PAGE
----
You cannot have an installment agreement in the past five years, and you have to agree to pay the full amount within three years.
Finally, you have to agree to abide by all of the tax laws while the payment agreement is in effect.
Of course, you probably won’t be financially able to pay the amount all at once.
Also, if you owe less than $50,000, bypass this form and apply for an IRS payment agreement online.
Additionally, if you apply for the monthly payments online, the fee the IRS charges for payments is less than if you file IRS Form 9465.
Installment Agreement User Fees
The IRS charges a fee to set up a monthly payment plan. The fees may be different from year to year.
But, if you file for monthly payments online instead of using IRS Form 9465, the fees may be less. Also, you may be eligible for a reduced fee of $43 (current as of March 2018) if your income is low enough.
You’ll have to file IRS Form 13844 to request the lower fee.
The fee is further reduced to $31 if you opt to set up an account online instead of using the form.
You will still be charged late fees and interest on taxes that are not paid on time, even if you do request a monthly payment plan.
To keep the amount charged lower, file your tax return on time and pay as much as you can on the amount due.
How to Answer the IRS 9465 Form
The 9465 form is actually very easy to understand.
Line 1a requires your identifying information. The taxpayer writes down his or her:
- Social Security number
- Spouse’s name and SSN
- Current address
Line 1b is used for a new address if the taxpayer has moved and the address on record is outdated.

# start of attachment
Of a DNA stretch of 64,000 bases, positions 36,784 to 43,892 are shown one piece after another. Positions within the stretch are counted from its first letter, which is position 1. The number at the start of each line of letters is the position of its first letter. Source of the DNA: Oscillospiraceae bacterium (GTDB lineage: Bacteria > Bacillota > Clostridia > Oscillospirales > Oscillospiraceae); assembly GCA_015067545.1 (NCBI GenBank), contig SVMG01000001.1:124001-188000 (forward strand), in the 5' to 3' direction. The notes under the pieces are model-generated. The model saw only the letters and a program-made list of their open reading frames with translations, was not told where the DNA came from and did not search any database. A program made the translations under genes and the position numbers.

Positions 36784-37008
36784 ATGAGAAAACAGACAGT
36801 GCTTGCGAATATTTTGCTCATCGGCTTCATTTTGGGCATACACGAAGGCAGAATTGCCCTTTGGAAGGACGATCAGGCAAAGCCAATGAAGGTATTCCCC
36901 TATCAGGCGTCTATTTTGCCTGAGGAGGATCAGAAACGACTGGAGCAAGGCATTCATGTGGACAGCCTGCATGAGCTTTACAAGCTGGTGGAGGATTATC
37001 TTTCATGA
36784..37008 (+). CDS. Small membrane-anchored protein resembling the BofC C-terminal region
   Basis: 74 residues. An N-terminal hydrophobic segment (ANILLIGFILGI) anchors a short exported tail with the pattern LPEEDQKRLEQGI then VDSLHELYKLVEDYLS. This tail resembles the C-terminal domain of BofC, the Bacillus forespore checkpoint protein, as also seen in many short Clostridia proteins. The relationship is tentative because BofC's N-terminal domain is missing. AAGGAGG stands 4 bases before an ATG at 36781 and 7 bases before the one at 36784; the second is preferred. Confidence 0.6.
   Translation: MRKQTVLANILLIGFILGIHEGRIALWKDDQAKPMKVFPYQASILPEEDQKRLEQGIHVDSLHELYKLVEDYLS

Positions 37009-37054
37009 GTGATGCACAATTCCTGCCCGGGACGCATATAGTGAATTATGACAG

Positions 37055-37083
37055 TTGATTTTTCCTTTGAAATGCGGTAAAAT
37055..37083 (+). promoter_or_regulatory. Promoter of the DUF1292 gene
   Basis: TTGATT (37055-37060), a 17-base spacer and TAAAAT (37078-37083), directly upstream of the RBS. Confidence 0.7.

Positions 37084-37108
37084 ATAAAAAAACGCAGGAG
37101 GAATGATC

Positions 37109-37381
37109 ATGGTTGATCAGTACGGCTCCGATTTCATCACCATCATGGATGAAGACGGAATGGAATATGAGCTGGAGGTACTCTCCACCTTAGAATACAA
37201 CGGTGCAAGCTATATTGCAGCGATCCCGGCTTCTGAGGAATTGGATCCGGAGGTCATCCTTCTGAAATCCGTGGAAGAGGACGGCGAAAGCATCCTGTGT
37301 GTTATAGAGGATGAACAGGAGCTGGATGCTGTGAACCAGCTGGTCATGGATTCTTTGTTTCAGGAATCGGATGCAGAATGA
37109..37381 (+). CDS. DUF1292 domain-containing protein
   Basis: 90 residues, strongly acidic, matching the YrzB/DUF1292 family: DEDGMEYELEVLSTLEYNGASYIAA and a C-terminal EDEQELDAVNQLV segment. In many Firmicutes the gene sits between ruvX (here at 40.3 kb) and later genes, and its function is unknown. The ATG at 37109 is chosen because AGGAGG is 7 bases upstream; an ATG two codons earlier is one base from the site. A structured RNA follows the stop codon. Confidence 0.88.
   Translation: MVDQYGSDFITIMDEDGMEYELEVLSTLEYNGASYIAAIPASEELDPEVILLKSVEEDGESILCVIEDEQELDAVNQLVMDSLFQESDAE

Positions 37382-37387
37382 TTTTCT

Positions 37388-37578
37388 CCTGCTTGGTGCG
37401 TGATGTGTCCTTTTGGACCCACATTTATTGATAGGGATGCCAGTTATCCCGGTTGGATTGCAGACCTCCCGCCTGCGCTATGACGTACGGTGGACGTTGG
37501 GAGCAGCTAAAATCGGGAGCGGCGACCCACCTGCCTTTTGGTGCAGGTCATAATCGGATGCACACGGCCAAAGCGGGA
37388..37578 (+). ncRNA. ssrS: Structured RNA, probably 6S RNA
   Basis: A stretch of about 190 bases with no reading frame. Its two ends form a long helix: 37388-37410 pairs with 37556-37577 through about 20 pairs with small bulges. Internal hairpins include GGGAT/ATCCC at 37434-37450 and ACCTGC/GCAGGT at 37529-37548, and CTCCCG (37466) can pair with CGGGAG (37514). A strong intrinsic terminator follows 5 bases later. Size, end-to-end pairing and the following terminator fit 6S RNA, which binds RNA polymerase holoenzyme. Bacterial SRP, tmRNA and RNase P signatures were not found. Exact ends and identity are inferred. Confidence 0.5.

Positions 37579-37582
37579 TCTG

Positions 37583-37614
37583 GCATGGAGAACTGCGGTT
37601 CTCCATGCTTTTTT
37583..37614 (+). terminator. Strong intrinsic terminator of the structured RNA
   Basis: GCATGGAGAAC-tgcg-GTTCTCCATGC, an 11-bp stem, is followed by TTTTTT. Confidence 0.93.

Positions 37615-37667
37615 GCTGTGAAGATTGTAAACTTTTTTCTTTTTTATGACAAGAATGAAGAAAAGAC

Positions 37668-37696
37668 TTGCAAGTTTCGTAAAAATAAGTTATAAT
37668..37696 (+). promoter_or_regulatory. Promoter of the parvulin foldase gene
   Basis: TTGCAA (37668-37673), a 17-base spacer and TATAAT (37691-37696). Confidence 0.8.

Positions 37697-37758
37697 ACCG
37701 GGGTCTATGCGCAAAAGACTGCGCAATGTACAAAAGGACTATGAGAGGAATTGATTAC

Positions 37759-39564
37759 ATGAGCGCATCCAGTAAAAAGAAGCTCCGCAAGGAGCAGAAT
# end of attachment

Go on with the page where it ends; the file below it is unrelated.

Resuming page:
Line 2 is applicable to former business owners. This line is where the taxpayer enters the name of the old business and the corresponding Employer Identification Number.
Line 3 is for communications, i.e. home phone number and work phone number as well as the best time to call.
Lines 5 and 6 are for the original tax debt and new fees, penalties, and additional taxes respectively. Line 7 is the sum of total tax debt.
Lines 8 to 11 relates to the calculation of the monthly payment. Please ensure that the numbers entered in Form 9465 are accurate and realistic.
Line 12 is the date when the payment goes through. Important: Make sure that the date is not higher than 28.
Lines 13 and 14 are exclusive, as the taxpayers either use line 13 for direct debit or 14 for payroll deduction.
Lines 15 to 20 are for additional personal information.
Lines 21 and 22 are for spousal information.
Lines 23 to 27 asks for more information related to monthly expenses, like insurance premiums, car payments, and others.
Where to Mail IRS Form 9465 and How to Pay
If you are filing IRS Form 9465, you can make payments via check, money order, or credit card.
The applicable fee is $225 or, if you sign an online agreement, $149. If you use the form and direct debit, the fee is $107 or $31 if you use the online payment agreement.
And, if you choose a payroll deduction installment agreement, the fee is $225.
If you are mailing payments, mail them to the IRS payment address where you normally file your taxes.
If you are filing the request for payments after you filed your 1040, check the IRS site for the proper address to send the form and payments.
Regardless of whether you request a payment schedule, you still have to pay interest and penalties. Lower those penalties by paying as much as possible with your timely return.
If at all possible, sign up for payments online so that you are able to save some of the fees the IRS charges you to make payments. Here’s where you can download the form.
The earlier a taxpayer understands the Form 9645 instructions, the better and faster the payment plan process.
Do you have more questions about the IRS Form 9465 instructions? Post them in the comments section below.
If you owe back taxes, visit taxreliefcenter.org for more information on tax relief options.
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Editor’s Note: This post was originally published on April 9, 2018, and has been updated for quality and relevancy.